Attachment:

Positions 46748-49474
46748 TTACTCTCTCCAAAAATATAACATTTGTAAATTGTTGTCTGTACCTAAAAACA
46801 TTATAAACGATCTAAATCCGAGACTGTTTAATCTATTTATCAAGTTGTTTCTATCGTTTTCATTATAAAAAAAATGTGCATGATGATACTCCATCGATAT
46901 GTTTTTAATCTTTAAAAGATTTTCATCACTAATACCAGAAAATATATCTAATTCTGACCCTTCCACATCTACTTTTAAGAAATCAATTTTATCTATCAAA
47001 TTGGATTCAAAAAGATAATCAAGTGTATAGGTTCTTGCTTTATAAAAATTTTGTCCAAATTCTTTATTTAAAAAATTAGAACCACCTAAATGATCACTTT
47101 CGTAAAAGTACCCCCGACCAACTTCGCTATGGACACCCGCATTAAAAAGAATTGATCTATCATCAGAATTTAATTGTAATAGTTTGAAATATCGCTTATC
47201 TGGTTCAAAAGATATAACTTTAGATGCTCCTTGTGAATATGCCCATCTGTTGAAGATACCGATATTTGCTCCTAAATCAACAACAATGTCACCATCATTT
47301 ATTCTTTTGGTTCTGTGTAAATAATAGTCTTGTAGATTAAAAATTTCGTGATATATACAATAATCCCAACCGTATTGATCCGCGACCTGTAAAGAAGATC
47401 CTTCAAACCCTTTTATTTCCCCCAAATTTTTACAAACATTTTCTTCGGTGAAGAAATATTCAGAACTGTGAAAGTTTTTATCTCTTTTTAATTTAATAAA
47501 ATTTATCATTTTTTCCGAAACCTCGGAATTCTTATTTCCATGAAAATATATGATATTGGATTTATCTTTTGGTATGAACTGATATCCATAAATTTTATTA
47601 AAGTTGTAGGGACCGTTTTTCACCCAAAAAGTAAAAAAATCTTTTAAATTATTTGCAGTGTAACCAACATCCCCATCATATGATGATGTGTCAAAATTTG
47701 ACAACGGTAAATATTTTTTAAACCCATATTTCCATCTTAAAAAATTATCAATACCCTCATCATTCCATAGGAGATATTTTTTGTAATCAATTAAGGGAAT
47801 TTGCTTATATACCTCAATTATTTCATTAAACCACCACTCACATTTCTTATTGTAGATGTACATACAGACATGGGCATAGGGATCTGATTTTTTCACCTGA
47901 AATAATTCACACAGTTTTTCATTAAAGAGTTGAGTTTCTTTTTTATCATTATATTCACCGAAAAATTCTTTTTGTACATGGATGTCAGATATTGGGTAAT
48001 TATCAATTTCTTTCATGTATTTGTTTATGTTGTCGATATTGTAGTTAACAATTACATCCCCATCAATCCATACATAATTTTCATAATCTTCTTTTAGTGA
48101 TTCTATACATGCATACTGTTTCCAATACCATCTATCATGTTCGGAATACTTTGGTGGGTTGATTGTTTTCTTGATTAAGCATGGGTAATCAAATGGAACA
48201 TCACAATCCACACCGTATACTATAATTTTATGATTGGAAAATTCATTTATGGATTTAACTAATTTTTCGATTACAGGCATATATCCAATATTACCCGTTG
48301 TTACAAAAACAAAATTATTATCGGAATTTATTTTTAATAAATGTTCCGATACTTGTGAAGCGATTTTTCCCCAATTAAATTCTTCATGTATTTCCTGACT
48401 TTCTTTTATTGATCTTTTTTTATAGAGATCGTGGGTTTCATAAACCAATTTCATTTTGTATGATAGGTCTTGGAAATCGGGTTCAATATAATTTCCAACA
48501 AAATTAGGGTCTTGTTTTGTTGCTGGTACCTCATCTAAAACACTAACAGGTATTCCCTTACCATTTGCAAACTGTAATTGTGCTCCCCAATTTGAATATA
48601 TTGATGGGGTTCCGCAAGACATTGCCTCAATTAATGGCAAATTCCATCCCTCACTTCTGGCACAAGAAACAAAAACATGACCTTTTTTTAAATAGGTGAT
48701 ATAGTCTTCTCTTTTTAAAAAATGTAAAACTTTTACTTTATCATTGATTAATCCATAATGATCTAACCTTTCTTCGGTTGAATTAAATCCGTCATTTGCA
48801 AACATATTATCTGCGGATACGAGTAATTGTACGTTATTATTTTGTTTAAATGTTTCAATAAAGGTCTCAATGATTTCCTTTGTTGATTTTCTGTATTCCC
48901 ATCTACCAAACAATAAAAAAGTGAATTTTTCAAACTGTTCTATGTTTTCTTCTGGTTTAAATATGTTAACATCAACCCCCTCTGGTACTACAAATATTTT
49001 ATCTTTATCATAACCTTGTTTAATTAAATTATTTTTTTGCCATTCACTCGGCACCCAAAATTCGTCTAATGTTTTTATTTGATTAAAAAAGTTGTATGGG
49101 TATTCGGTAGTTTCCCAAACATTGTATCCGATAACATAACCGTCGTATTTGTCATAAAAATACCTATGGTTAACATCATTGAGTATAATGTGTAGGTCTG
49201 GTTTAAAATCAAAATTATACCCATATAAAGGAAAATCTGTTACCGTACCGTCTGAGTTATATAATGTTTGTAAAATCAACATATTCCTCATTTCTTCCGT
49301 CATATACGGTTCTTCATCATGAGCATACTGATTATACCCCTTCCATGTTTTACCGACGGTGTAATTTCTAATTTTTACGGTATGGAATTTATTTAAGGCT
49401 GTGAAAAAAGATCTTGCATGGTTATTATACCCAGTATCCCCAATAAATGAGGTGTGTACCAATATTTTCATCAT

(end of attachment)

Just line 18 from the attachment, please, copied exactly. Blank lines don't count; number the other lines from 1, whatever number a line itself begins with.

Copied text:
48301 TTACAAAAACAAAATTATTATCGGAATTTATTTTTAATAAATGTTCCGATACTTGTGAAGCGATTTTTCCCCAATTAAATTCTTCATGTATTTCCTGACT